We take it a step fur­ther with Com­pas­sion Crew, the group that spear­heads our effort to sup­port the com­mu­ni­ties in which we live. Com­pas­sion Crew often takes on causes that Right­point­ers care about, facil­i­tat­ing Right­pointer dona­tions of time and/or money to many local char­i­ties, the major­ity of which the com­pany will match or oth­er­wise defray costs for.

Among many, many other projects, Com­pas­sion Crew has orga­nized or con­tributed to:

  1. our Day of Ser­vice, dur­ing which all our offices donate a day’s phys­i­cal labor to a local char­ity in need — in the last three years we’ve sup­ported Friends of the ParksYMCA of Metro Chicago and Heart­land Alliance
  2. a drive for Bear Neces­si­ties Pedi­atric Can­cer Foun­da­tion, which pro­vided gas and food cards to fam­i­lies with kids in the hospital
  3. a “sign­ing event” where a team pre-signed 1,000 cards with pos­i­tive, sup­port­ive mes­sages so these cards could be dis­trib­uted to the above kids through­out the year
  4. a chili cook-off which raised money for the Greater Chicago Food Depository
  5. a hol­i­day dona­tion of time to cook and serve food at the Law­son House, the largest SRO that pro­vides ser­vices to low-income and for­merly home­less men and women in Chicago
  6. a hol­i­day gift drive for orphaned chil­dren liv­ing in a group home
  7. a trivia fundraiser for Heart­land Alliance
  8. our annual Movem­ber drive, includ­ing mus­tache com­pe­ti­tion, which this year ben­e­fits Gilda’s Club Chicago
  9. a book drive for Bernie’s Book Bank


Dur­ing both for­mal and infor­mal listening/empathizing cycles, items that get repeated bub­ble up to the top and are then pri­or­i­tized as mak­ing the most imme­di­ate impact — this hap­pens in both UX processes and in our own inter­nal Right­point expe­ri­ence process.

In syn­the­siz­ing, we also dis­till: five sim­i­lar prob­lems might have a sin­gle solu­tion if it can be iden­ti­fied and solved for the great­est pos­i­tive impact.

In UX, the result of this stage may look like a report, audit or analy­sis, or per­haps a jour­ney map or series of user sto­ries, but almost cer­tainly it will con­tain a series of rec­om­men­da­tions. In our inter­nal UX prac­tice, this ends with a plan — and that plan has a cham­pion, either some­one involved from the begin­ning or some­one excited to take up the cause. Some­times even both: Cul­ture Club is one that has both an offi­cial spon­sor (Vaiva, who leads Peo­ple Poten­tial) and an enthu­si­as­tic cross-section of team mem­bers who rep­re­sent var­i­ous geo­gra­phies and ser­vice lines (Josh, one of our devel­op­ers, even wears the “Boy George” hat).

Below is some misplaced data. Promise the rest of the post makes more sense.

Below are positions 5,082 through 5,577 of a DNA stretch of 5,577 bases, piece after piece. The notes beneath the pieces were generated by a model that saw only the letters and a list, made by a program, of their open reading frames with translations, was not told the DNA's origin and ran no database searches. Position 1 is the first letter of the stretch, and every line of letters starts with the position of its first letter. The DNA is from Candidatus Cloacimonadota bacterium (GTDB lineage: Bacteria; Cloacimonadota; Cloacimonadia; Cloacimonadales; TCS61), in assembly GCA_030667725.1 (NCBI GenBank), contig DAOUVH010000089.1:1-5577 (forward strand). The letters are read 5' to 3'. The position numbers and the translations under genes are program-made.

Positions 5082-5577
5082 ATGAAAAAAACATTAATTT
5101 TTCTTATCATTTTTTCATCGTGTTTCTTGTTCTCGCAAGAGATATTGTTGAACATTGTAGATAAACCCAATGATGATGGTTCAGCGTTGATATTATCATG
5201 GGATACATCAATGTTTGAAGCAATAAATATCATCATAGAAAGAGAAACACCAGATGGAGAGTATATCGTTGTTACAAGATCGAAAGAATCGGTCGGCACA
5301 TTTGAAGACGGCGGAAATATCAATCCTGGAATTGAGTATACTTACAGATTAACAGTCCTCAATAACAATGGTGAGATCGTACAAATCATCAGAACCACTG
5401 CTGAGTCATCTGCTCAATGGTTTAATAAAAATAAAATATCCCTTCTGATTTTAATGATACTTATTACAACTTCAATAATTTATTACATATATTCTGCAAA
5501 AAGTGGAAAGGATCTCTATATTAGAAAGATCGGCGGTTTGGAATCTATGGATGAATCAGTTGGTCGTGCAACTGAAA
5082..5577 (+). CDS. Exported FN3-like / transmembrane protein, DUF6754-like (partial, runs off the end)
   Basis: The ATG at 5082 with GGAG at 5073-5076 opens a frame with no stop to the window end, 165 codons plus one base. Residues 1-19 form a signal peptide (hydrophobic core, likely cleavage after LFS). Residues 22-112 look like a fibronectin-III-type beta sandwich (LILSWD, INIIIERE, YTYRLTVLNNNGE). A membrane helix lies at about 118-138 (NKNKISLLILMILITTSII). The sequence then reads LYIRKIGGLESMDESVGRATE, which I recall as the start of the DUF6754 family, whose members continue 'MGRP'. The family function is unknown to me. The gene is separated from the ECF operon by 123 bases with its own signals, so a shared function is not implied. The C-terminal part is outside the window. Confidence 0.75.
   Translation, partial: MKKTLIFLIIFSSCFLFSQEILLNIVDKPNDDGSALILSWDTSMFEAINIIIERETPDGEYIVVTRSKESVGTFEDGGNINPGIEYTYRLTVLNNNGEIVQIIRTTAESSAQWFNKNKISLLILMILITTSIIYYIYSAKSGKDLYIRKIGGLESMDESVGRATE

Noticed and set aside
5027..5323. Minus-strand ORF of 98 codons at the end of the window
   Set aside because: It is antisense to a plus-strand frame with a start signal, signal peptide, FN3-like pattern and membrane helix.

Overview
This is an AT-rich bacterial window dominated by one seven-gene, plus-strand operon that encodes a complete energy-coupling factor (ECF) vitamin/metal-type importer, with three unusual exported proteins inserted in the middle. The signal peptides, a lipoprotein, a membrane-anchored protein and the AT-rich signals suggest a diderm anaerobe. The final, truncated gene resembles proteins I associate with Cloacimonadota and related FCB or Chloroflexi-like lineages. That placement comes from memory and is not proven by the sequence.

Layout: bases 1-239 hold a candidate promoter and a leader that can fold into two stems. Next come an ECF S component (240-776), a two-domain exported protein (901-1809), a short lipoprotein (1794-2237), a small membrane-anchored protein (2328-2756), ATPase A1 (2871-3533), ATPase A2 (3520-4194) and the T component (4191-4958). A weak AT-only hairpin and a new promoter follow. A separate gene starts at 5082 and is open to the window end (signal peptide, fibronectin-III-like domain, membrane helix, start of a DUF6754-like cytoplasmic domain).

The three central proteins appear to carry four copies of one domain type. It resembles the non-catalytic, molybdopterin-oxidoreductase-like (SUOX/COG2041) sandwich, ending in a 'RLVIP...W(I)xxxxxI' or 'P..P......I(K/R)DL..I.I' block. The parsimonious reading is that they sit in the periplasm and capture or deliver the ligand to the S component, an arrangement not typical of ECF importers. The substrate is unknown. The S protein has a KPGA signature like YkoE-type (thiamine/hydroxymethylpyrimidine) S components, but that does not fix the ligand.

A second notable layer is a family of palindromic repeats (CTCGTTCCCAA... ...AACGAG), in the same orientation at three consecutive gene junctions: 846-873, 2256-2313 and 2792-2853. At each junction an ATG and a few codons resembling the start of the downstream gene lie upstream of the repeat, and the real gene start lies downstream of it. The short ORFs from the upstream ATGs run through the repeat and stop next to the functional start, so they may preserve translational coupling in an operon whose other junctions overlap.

Cul­ture Club ends up being our syn­the­sizer (might’ve walked into a Rock Band pun there) of infor­mal feed­back to improve Right­point cul­ture since its mis­sion is to pur­pose­fully evolve our cul­ture in a pro­duc­tive way. While Cul­ture Club does casual fun events like Gam­ing and Movie Nights, it also pro­vides vital input about how to evolve our onboard­ing of new folks and show recog­ni­tion, among other contributions.


In UX, imple­men­ta­tion might look more like sitemaps, wire­frames, pro­to­types and user flows. In our inter­nal imple­men­ta­tion, it looks more like — if you’ll excuse the col­lo­quial swear­ing for empha­sis — s*** get­ting done.

And we see that change quickly, whether that’s a change to our phys­i­cal envi­ron­ment, a change in tools, or a fur­ther open­ing of lines of com­mu­ni­ca­tion. Usu­ally that means things flow more freely, which is the state we aim for in our UX projects as well. We want to get out of the users’ way as much as pos­si­ble, sim­pli­fy­ing and stream­lin­ing to help them reach their goals as effi­ciently as possible.

Rather than see­ing our cul­ture and envi­ron­ment as ideal and being unwill­ing to change any­thing about either, we see Right­point in a state of con­tin­ual change — par­tially due to our rapid growth, and par­tially because if we want to be agents of pos­i­tive change we have to prac­tice pos­i­tive change — so we con­sciously work on con­tin­u­ously improv­ing. To con­tinue iter­at­ing inter­nally, we need to lis­ten to and sup­port those who make up our cul­ture — that is, all of us. And we do.

We can absolutely do things bet­ter than we do now, but the point is: we’re con­tin­u­ously work­ing on it.

Orig­i­nally posted at: on on 11–23–2014